The first portion is simply the text description of the recipe and the user (me) to monitor.

Part two

This is the Maker part - it’s basically my URL.

Part three

This part is crucial. First, you need to make a POST to your trigger and you need to use the right content type. The actual data needs to be a JSON packet and you can see there I’ve defined a key called tweet and included the text. I can put more data in there, like the time the tweet was created, and since this recipe runs once an hour or so, that may be crucial to add. For now though I kept it at that.

Let’s pause a bit and define what we’ve done.

  • I made a trigger called newTweet. Literally that’s all I did, it’s just a name.
  • Because triggers have a URL, I know how to activate via the web.
  • I used IFTTT to say, “When @raymondcamden tweets, hit this URL.”
  • OpenWhisk will take the data and for now, do nothing with it. Remember, a trigger by itself is like a poor little kitty without a home.

At this point I started testing. You can retrieve activation info via the CLI, but I used the UI (something I’ll be covering in more detail next week) to see when/if my trigger fired. To test, I tweeted, and then forced my recipe to run in IFTTT. I then refreshed the OpenWhisk monitor, and BOOM! There it was:

omg omg omg

I cannot describe how excited I was by this. Seriously - I was.

So to make this actually do something, I needed a rule to connect this to an action. A few days back I blogged an example of using SendGrid with OpenWhisk. I made a new action that would simply email me the tweet data:


//SendGrid API Key
var SG_KEY = 'nobodyreadsmyfunnykeyjokes';

var helper = require('sendgrid').mail;

function main(args) {

    let from_email = new helper.Email('raymondcamden@gmail.com');
    let to_email = new helper.Email('raymondcamden@gmail.com');

    let subject = 'New Tweet';

    let date = new Date();
    let content = `
New Tweet from @raymondcamden at ${date}
--------------------------------

${args.tweet}
`;


    let mailContent = new helper.Content('text/plain', content);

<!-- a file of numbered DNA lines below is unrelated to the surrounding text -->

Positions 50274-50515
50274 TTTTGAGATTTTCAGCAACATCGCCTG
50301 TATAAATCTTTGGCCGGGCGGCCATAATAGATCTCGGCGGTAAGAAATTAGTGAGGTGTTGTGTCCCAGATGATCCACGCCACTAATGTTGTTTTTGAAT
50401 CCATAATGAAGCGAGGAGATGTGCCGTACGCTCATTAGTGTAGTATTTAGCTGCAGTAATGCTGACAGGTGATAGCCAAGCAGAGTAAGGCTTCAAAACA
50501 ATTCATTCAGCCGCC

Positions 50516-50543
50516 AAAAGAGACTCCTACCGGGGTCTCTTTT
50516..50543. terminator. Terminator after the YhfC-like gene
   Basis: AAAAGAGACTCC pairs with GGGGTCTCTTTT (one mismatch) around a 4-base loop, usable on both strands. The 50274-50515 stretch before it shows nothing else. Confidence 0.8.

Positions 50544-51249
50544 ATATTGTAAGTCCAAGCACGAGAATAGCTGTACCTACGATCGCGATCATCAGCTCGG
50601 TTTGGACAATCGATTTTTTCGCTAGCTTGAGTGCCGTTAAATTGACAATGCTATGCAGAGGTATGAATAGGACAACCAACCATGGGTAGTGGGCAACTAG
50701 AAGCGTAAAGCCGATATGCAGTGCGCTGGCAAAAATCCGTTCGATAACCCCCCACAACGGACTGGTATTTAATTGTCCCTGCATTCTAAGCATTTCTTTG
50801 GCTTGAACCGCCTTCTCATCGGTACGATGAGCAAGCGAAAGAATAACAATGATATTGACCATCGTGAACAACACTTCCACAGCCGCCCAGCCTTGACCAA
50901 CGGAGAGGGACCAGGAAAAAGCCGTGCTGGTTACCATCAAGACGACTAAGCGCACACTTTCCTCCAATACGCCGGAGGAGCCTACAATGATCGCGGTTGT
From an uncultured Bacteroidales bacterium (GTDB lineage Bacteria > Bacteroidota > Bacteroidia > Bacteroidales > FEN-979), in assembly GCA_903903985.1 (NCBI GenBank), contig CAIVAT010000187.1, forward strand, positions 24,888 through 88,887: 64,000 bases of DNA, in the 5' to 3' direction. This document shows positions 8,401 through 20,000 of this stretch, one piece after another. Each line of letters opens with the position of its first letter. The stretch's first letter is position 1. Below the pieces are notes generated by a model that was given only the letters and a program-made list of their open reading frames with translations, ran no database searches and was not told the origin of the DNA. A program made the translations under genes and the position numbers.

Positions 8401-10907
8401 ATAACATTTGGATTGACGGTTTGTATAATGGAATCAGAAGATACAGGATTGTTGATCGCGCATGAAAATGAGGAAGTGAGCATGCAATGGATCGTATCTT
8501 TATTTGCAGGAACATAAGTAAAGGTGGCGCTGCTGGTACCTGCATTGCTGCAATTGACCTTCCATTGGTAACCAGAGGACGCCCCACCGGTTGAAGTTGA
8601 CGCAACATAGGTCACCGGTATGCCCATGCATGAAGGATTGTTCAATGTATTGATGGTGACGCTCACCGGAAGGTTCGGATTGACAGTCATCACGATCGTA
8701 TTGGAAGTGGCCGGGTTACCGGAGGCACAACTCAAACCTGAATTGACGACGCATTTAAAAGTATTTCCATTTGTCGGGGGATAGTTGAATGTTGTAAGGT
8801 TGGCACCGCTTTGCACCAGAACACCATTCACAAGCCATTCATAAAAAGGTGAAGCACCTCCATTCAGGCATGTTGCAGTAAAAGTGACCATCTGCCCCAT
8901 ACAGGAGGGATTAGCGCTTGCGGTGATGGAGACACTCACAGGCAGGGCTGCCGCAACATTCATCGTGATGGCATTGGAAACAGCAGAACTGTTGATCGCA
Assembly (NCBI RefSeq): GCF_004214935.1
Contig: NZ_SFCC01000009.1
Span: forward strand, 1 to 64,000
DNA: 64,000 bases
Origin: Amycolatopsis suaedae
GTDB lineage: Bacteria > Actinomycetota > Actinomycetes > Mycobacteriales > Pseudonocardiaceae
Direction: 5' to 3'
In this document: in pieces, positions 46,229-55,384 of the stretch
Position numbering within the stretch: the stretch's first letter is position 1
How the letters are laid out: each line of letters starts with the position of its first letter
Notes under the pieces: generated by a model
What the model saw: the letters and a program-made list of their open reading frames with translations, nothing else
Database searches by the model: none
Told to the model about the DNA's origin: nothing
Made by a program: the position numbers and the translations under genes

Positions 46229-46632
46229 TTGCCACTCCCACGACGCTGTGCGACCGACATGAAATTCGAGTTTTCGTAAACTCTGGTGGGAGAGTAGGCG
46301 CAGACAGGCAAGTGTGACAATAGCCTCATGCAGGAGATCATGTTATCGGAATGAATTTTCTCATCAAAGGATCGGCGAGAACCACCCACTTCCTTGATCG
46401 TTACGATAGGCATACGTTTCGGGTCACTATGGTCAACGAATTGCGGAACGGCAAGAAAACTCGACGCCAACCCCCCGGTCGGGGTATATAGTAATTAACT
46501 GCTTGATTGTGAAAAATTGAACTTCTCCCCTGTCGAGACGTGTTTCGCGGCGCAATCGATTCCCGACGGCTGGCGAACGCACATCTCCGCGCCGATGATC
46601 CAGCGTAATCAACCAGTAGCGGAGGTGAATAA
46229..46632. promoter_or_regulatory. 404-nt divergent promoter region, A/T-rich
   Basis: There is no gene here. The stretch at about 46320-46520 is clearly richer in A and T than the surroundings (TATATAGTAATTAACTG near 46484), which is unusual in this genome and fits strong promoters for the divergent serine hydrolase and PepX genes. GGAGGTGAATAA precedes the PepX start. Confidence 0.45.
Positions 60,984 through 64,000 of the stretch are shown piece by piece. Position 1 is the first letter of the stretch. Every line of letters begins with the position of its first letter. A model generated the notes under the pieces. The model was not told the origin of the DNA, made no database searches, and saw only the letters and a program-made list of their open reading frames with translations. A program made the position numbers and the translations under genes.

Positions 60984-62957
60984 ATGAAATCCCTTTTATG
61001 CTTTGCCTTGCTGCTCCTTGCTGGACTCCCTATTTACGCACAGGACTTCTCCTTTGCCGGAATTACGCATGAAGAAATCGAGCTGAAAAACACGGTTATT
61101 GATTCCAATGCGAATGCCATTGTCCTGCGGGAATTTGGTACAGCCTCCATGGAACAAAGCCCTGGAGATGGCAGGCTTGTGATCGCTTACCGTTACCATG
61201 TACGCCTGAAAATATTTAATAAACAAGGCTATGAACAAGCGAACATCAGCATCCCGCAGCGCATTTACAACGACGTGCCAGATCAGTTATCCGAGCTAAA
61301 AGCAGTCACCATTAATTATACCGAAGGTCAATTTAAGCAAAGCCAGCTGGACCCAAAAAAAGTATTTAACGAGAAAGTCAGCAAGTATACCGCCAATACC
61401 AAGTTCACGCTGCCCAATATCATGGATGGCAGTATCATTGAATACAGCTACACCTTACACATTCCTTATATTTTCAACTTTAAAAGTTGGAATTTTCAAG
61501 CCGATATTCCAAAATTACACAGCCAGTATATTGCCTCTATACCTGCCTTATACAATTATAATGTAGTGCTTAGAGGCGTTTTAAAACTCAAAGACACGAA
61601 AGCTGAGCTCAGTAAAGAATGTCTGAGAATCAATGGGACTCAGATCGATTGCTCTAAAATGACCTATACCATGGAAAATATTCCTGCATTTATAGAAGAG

let mail = new helper.Mail(from_email, subject, to_email, mailContent);
    let sg = require('sendgrid')(SG_KEY);

    return new Promise( (resolve, reject) => {

        var request = sg.emptyRequest({
            method: 'POST',
            path: '/v3/mail/send',
            body: mail.toJSON()
        });
        
        sg.API(request, function(error, response) {
            if(error) {
                console.log(error.response.body);
                reject({error:error.message}) 
            } else {
                console.log(response.statusCode);
                console.log(response.body);
                console.log(response.headers);
                resolve({result:'Ok'});
            }
        });

    });

}

exports.main = main;

That’s not too exciting, but you get the idea. I called this action mailfortweet. I then made the rule: wsk rule create newTweetRule newTweet mailfortweet. This then associated the trigger with my mail action. Did it work?

HELL YEAH IT WORKED

Heck yeah it worked!

So as I said in the beginning - I’m only now coming to an understanding of how this stuff works. Also, to be clear, if I really only planned to have ONE thing happen on a new tweet, I could have just used the REST API for my action. But what’s nice is that we’ve got multiple ways of doing things in OpenWhisk supporting multiple different use cases, and options are always good!

Like This?

If you like this article, please consider visiting my Amazon Wishlist or donating via PayPal to show your support. You can also subscribe to the email feed to get notified of new posts.

Want to read more like this?